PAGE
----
5 Strategies for Supporting Your Team’s Mental Health as They Return to Work
Throughout the COVID-19 pandemic, a lot of emphasis has been placed on keeping our employees and customers physically healthy and safe. But the pandemic has created a mental health impact too, as many Americans have experienced increased anxiety during the past year.
If you’re a business owner or leader, then you’ve probably spent a lot of time thinking about employee mental health during the COVID-19 pandemic. And if not, it’s definitely something to keep in mind as it’s likely that at least some of your employees have struggled with their mental health during the past year.
In fact, a recent Benefit News study found that two-thirds of employees have anxiety about returning to the workplace. And while some of that may be unavoidable, there are tactics you can use to promote mental health at your company and make this transition a little easier.
How to Support Mental Health of Employees Following COVID-19
Now that many offices are reopening after more than a year of work in a virtual environment, it is important to support your team through this time of transition.
Here are some ideas to help:
1. Create Channels for Employee Feedback
When creating a plan for return to work, it’s important to make sure your employees feel heard. Each person at your company had a unique experience with the pandemic and unique levels of caution, so don’t assume that you know what they’re comfortable with.
Surveys and regular check-ins with direct reports are both great ways to open up a dialogue with your team and allow them to weigh in on your reopening strategy.
And if you do decide to make in-person work mandatory, this Inc. article suggests that you should be sure to let your employees know who they can reach out to with any questions or concerns.
2. Communicate Your Policies Clearly
Did you know that your communication skills as a leader can directly impact your team’s mental health? In a study with Qualtrics and SAP, Harvard Business Review found that employees who felt their managers were not good communicators were 23% more likely to experience mental health declines during COVID-19.
As your policies and expectations will likely change in the coming months, be sure to communicate those changes as clearly as possible, while still being transparent about things that are still unknown or may change in the future.
If you’re creating new safety protocols, such as spreading out workspaces, implementing new cleaning procedures, or requiring PPE, make sure you’re communicating those up front as well. This will help reassure employees who are still concerned about catching COVID-19 and give guidance to those who are unsure about what to expect when they return to the office.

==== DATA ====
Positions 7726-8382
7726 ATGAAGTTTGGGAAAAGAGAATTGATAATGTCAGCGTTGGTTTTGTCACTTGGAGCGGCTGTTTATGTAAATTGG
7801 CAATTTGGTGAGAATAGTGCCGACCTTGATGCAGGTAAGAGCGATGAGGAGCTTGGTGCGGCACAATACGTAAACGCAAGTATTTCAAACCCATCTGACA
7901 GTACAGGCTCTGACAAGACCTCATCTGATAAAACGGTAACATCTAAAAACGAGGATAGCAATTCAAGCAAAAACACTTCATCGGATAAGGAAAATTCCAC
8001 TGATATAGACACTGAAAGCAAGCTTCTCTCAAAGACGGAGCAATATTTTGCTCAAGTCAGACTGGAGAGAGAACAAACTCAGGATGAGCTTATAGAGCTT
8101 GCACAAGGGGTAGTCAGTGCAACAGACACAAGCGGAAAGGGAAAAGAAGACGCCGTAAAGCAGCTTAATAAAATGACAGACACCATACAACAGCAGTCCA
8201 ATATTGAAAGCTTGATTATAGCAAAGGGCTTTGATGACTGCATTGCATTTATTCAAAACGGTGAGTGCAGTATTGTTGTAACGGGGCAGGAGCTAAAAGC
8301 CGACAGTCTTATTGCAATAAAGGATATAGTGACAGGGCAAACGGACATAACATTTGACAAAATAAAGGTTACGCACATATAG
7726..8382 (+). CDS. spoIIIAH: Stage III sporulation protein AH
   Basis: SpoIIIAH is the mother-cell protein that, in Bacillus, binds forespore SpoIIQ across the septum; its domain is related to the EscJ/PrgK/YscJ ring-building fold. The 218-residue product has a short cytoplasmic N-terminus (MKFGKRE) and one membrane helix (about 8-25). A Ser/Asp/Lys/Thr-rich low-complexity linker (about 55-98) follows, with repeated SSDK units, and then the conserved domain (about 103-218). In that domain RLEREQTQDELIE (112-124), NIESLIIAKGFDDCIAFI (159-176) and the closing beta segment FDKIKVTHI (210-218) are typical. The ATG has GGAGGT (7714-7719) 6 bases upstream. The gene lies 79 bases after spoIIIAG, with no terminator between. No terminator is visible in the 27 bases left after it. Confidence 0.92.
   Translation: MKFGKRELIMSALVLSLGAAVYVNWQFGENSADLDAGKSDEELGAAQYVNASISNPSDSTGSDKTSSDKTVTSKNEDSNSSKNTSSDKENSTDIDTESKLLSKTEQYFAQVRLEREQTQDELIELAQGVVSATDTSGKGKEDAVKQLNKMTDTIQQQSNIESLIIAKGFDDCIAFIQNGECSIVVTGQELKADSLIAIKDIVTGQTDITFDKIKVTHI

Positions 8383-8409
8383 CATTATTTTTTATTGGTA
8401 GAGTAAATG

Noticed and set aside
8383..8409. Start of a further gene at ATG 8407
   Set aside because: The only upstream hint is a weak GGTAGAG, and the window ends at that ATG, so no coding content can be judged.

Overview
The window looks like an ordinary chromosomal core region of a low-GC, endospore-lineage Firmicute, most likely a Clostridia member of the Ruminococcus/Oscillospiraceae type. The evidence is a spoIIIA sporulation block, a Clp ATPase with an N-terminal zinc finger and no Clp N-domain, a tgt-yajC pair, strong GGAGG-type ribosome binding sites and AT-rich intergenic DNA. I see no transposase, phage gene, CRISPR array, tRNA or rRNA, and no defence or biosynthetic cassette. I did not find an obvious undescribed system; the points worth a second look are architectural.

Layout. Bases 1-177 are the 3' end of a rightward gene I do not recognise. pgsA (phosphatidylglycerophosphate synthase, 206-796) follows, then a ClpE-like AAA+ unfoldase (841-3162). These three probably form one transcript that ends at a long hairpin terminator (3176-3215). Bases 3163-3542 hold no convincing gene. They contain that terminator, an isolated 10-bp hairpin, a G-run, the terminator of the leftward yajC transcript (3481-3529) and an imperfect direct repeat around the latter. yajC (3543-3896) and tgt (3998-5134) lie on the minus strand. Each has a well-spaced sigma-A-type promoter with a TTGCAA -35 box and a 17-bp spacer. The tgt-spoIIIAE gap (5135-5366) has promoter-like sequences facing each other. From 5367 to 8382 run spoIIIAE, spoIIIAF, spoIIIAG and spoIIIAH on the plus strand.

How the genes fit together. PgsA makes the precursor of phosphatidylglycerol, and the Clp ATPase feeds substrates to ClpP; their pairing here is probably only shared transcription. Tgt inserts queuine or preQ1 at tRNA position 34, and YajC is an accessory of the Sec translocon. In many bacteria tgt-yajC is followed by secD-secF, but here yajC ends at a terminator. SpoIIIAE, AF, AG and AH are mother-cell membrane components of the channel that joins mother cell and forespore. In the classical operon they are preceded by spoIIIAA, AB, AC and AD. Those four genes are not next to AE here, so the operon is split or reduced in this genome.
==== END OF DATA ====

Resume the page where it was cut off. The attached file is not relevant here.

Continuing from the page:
And don’t forget to put your policies in writing, as well.
3. Talk About Mental Health Regularly
When employee mental health is supported, the entire company benefits. And for many people, the number one thing companies can do is to actively communicate about the mental health resources they offer their employees.
If you offer an Employee Assistance Program or other mental health resources, now is a great time to start talking about those with your team. And at the leadership level, you may want to implement training programs to help managers recognize the signs of emotional distress and provide the appropriate support.
4. Set the Example for Your Team
You may not always realize how much your actions impact company culture, but your example can really set the tone when it comes to self care and mental health.
By building healthy habits like not replying to emails on the weekend or taking time off to spend time with family, you can create an environment where employees feel that it’s okay for them to do the same, Inc. suggests.
5. Find Creative Ways to Foster Connection
Though it might be too early in some parts of the country to start hosting big celebrations or company-wide happy hours, it’s still important to help your employees build relationships and connection.
Even small steps, like an office-wide snack time with pre-packaged snacks or a socially distanced yoga or mindfulness class, can help employees feel more engaged in the workplace culture.
Plus, research shows that employees who have strong relationships in the office are less likely to be impacted by stress, so don’t be afraid to get creative and find new ways to help your employees get to know each other!
Prioritize Mental Health for an Engaged Workplace
While mental health might not be the number one item on your office re-entry checklist, it’s important to keep mental health in mind as employees return to your facility.
Not only does prioritizing mental health show that you care about your team, it also translates to increased productivity and employee retention.
We hope these tips will help you as your team readjusts to working together in your facility once again.